PROVIDENCE - "That's Marvin," would be the familiar refrain when anyone spoke of Marvin Barnes, one of the greatest collegiate basketball players of all time, not just a Providence College Friar.

The rebounding legend, an NCAA All American who had a fabled, if under-achieving professional basketball career, died Monday. He was 62.

Barnes was nicknamed "Bad News," from the time he robbed a public transit bus as a teenager, proudly wearing his Central High School "state championship" basketball jacket with the name "Marvin" neatly lettered on it.

And during his days as a Friar, it was "Bad News" Barnes who took a tire iron to deliver a blow to combative teammate Larry Ketvirtis outside Raymond Hall, a PC dining hall.

Ketvirtis had irritated Barnes with his physical play during practice sessions.

Within days, with Ketvirtis on the sidelines and PC playing in the NCAA Final Four championship tournament semifinal round game against Memphis State, Barnes was injured during the first half of play and went to the sidelines.

Neither Ernie DiGregorio nor Kevin Stacom, his All-American teammates, could carry the Friars to victory.

And, it was long held that if Barnes and Ketvirtis were healthy and in uniform, the Friars would have won that game and played for the national championship.

The "legend" of Marvin Barnes continued when, a few months later, he was awaiting word of his likely selection in the first round of the NBA draft.

On the telephone with representatives from the Philadelphia 76'ers, who had drafted him and informed of his impending contract (in dollars), Barnes dropped the phone on the 76'ers, irate with the offer.

So, he subsequently signed with the newly formed American Basketball Association's Spirits of St. Louis, where his off-the-court drama and theatrics, not to mention being a tremendously accomplished basketball player, continued.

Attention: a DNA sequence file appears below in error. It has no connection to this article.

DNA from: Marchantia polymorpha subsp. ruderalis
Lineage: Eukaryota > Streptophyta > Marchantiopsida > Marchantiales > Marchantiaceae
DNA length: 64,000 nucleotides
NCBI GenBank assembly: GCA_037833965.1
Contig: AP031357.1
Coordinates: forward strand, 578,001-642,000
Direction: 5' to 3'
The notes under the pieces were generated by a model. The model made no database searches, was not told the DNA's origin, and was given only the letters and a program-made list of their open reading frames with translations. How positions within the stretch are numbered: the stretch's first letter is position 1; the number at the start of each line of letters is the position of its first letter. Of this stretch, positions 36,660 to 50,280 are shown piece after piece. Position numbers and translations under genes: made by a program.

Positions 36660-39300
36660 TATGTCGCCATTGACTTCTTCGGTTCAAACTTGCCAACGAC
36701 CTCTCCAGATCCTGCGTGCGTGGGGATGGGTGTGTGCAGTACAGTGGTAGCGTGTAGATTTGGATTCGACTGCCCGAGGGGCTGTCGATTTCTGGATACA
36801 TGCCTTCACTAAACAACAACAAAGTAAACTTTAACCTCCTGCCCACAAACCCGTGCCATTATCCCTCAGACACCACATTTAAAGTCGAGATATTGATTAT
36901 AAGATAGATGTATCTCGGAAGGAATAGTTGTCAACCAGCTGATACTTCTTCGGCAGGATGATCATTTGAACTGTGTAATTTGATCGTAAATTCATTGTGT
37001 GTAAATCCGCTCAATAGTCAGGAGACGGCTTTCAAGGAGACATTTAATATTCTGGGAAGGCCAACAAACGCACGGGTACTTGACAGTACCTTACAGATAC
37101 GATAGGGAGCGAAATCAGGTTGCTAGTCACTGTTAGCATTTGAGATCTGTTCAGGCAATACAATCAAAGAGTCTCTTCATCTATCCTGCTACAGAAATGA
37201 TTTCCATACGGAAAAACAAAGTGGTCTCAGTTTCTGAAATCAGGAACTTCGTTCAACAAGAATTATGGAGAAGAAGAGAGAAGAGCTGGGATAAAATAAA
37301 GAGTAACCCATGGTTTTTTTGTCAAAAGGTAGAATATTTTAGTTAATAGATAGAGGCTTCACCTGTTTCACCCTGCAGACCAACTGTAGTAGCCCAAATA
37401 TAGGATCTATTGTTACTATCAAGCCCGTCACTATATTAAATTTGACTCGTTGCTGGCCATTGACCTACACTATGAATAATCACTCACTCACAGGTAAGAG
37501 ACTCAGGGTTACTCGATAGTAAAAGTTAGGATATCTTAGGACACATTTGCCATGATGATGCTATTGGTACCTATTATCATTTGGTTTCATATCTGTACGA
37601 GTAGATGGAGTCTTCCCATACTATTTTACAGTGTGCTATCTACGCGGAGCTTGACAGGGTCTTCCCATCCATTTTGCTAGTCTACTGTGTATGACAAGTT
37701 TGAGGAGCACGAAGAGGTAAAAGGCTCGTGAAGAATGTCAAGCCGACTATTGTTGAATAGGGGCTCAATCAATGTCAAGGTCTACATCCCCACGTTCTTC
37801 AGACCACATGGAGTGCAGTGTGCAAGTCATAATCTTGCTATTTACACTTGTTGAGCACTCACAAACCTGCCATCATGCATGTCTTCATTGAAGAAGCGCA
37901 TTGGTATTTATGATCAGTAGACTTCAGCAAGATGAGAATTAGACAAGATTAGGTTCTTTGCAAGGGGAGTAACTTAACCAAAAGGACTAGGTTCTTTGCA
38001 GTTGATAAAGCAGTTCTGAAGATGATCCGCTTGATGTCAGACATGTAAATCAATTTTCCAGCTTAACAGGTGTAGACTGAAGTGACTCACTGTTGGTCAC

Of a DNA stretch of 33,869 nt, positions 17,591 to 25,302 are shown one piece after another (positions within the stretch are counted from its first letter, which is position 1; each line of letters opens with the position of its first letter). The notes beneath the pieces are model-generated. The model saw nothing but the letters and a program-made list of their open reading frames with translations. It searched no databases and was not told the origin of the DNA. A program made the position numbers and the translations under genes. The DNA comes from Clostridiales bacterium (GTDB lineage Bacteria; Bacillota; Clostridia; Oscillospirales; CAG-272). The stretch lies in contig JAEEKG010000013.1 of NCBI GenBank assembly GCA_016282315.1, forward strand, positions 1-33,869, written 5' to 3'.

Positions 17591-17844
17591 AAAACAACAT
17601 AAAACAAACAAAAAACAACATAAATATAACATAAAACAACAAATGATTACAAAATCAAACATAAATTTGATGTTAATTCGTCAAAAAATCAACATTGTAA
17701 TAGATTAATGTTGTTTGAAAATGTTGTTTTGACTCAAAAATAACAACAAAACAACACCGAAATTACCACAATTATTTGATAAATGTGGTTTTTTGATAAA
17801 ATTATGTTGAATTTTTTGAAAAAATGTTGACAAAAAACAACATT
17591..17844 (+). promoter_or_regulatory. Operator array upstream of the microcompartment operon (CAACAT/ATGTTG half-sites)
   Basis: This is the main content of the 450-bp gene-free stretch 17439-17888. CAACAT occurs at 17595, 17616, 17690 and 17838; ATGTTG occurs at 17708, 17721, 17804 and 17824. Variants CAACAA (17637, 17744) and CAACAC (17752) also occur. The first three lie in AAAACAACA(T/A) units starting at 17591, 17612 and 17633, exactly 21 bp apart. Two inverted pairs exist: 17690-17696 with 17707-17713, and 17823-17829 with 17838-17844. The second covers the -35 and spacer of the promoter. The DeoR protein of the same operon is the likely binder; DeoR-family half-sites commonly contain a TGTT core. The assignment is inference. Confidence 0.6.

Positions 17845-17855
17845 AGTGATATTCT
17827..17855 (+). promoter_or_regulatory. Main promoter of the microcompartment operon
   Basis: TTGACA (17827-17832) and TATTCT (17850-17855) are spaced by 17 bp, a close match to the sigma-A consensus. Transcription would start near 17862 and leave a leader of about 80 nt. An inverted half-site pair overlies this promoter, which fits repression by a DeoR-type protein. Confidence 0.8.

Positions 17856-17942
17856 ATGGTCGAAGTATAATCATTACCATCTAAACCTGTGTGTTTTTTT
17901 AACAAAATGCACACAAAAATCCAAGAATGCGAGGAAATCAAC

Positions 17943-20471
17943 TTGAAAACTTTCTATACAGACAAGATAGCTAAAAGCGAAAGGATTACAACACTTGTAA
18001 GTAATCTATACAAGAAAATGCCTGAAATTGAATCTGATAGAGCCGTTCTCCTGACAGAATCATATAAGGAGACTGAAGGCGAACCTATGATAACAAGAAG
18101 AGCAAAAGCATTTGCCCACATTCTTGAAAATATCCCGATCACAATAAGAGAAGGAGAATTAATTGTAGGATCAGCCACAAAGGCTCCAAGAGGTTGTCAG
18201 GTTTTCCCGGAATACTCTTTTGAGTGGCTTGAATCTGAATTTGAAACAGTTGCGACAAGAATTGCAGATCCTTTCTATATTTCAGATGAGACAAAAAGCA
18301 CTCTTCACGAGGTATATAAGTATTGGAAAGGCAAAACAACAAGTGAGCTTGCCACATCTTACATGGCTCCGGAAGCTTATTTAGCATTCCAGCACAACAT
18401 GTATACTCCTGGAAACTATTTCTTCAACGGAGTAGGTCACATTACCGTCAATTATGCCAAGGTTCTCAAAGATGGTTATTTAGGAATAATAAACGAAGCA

There is the legendary story about the Spirits of St. Louis preparing to depart on a flight that left Louisville, Ky., at 8 p.m. and would get into St. Louis at 7:56 p.m. because of a time zone change.

Upon looking at the schedule, Barnes said: "I ain't getting on no time machine," and rented a car for the trip.

Barnes' off-the-court tribulations, including drug use and socializing with a less than a desirable element, wrecked his finances. Barnes was known to hand out money to his family and ever-expanding circle of friends.

Barnes led the nation in rebounding in the 1973-74 season. In the same year, he became the first player to score 10 times on 10 field goal attempts in the NCAA tournament - a record eclipsed only once since.

Providence College retired his jersey in 2008, and he was often a familiar face attending Friar practice sessions through the years.

"He struggled with his demons, but he was a great friend," Stacom told various wire services. "He was a great talent and a great teammate, but most of all he was our friend."

The 6-foot-8 Barnes outscored one of the nation's premier scoring machines, Fly Williams of Austin Peay, on a memorable night Dec. 15, 1973, at the then Providence Civic Center, scoring 52 points to set a Friar single-game scoring record - matched three years ago by Marshon Brooks.

Barnes had his greatest success in the ABA, being named the Rookie of the Year during the 1974-75 season. He shared the ABA record for most two-point field goals (27) in a game.

In 2005, the ABA 2000, the second incarnation of the ABA, named one of its divisions after him.

Barnes' bus robbery turmoil was handled by the juvenile justice system, while he pleaded guilty to an assault charge against Ketvirtis, paid $10,000 in restitution and was placed on probation.

Barnes violated probation in October 1976, when an unloaded gun was found in his bag at the Detroit Metropolitan Airport while playing for the Detroit Pistons. He served 152 days in Rhode Island's ACI.

Because of his drug use, his NBA career was cut short and he wound up homeless in San Diego in the early 1980s.

After multiple rehab programs, he started reaching out to youth in South Providence, where he grew up, urging them not to make the same mistakes he had.

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